Meditation – isn’t it just for buddhists?

Some years ago a friend of mine and I went on a meditation course at the London Buddhist Centre.

It was as you might imagine – run by people wearing orange robes, teaching us the value of silence, peace and serenity.

And we had to sit on the floor.

It wasn’t the first time I’d meditated, but it was one of the most unusual.

2 minutes walk from the centre was the busy main road leading to London Bridge. The traffic was fast and the horn-honking was loud. So the relative peace and quiet of the centre provided a contrast that’s hard to fully capture in words.

In my mind a Buddhist centre is the seat of meditation. Spiritual and attempting to connect people with the dharma.

Perhaps because I was used to more secular forms, I didn’t really gel with the Buddhist way. And to be honest, I never felt entirely comfortable at the centre. As peaceful as it was, I felt uneasy about what they believed.

The whole idea of the course also didn’t seem right – I paid to experience their culture. They sold it so they could keep the centre open. I felt like a tourist and (probably incorrectly), judged.

But it was a good experience to have, and fortunately didn’t put me off for life.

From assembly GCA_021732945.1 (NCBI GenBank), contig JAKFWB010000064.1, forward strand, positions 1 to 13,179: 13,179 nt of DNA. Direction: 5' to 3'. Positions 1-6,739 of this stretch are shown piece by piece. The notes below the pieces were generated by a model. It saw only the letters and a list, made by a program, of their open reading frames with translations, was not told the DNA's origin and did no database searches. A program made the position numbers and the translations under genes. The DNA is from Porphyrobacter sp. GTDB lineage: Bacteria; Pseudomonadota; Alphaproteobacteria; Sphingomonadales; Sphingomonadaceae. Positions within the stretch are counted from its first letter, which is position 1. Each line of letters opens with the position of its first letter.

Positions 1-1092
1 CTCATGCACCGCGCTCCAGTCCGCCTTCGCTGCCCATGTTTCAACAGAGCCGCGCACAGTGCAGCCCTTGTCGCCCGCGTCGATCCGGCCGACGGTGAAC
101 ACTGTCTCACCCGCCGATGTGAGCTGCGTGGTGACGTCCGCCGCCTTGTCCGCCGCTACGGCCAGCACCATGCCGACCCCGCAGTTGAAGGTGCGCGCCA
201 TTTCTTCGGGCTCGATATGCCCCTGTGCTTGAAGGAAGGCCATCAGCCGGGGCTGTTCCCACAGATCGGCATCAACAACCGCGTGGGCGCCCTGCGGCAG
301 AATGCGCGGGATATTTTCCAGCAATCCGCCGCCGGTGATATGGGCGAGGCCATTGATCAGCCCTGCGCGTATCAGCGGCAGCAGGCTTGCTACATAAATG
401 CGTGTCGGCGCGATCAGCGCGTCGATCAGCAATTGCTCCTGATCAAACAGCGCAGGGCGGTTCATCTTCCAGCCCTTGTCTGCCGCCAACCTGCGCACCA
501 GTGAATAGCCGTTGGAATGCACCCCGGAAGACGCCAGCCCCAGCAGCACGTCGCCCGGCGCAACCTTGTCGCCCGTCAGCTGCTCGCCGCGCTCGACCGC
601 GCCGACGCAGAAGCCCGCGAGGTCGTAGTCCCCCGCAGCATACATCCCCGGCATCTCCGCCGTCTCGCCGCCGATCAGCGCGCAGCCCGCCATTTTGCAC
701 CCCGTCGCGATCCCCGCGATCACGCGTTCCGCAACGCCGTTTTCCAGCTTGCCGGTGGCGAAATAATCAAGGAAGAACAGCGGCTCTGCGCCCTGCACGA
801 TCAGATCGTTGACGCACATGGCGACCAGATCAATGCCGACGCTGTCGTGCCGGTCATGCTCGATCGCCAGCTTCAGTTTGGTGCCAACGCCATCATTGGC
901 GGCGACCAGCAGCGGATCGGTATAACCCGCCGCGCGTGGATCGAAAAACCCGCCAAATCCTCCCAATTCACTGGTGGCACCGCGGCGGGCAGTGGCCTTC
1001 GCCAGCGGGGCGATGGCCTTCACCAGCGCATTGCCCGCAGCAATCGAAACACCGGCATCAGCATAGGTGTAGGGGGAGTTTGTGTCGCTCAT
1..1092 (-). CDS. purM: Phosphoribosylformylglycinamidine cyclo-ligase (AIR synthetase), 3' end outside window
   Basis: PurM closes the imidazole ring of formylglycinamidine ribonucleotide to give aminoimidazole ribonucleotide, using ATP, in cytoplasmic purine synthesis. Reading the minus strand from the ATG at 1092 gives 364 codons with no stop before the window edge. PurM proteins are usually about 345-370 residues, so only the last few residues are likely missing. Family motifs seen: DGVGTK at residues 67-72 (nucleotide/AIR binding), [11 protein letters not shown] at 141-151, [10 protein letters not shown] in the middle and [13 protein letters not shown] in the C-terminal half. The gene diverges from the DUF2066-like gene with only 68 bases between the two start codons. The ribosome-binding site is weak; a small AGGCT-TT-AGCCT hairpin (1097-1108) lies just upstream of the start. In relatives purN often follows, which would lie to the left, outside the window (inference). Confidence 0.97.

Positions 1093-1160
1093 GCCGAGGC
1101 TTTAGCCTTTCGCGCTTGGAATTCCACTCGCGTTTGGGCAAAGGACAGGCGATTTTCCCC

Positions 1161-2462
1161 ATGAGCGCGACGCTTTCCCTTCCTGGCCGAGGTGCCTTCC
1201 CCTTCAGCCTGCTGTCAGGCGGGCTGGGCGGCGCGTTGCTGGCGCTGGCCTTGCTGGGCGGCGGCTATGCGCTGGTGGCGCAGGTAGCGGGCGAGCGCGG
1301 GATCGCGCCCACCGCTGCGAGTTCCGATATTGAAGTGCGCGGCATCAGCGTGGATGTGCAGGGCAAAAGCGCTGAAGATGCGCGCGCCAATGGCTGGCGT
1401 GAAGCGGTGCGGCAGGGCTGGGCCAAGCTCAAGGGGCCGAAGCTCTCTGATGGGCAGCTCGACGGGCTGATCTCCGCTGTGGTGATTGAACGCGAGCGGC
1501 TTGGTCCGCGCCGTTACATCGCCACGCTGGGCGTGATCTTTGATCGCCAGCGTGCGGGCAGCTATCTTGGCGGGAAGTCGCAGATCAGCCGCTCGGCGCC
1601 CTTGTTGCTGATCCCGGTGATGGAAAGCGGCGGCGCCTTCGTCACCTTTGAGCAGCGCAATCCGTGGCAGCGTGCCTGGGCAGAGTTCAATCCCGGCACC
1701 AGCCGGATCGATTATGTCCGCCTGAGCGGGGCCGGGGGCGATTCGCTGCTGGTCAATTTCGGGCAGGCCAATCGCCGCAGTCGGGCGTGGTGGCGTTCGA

Meditation waves

I noticed recently that I go through cycles of enthusiasm for mediation. I do it in waves.

Here’s how they roll for me:

  1. Something negative happens in my life.
  2. I remember meditation and start my practice, usually 10-20 mins/day
  3. Day 1-7 or 10, I enjoy it and start seeing quick benefits
  4. Day 10+ I love it and start seeing deeper benefits
  5. Month 2-3 ish, the benefits have embedded so deeply that I feel like new, forget I need to meditate and stop doing it.
  6. There’s a half life and the benefits last for, maybe another 2-3 months, but eventually wear off.
  7. Something negative happens in my life.
  8. And so on.

I’ve never successfully beaten step 5. It’s my bogeyman.

Right now I’m at step 1, things are going mad in my life and I need to get some head space.

What about you?

If you’ve never tried to meditate, I encourage you to give it a try.

Here’s a great article on what happens when you do, and some research conducted on US Marines.

You don’t have to empty your mind, and it’s not just for the monks.


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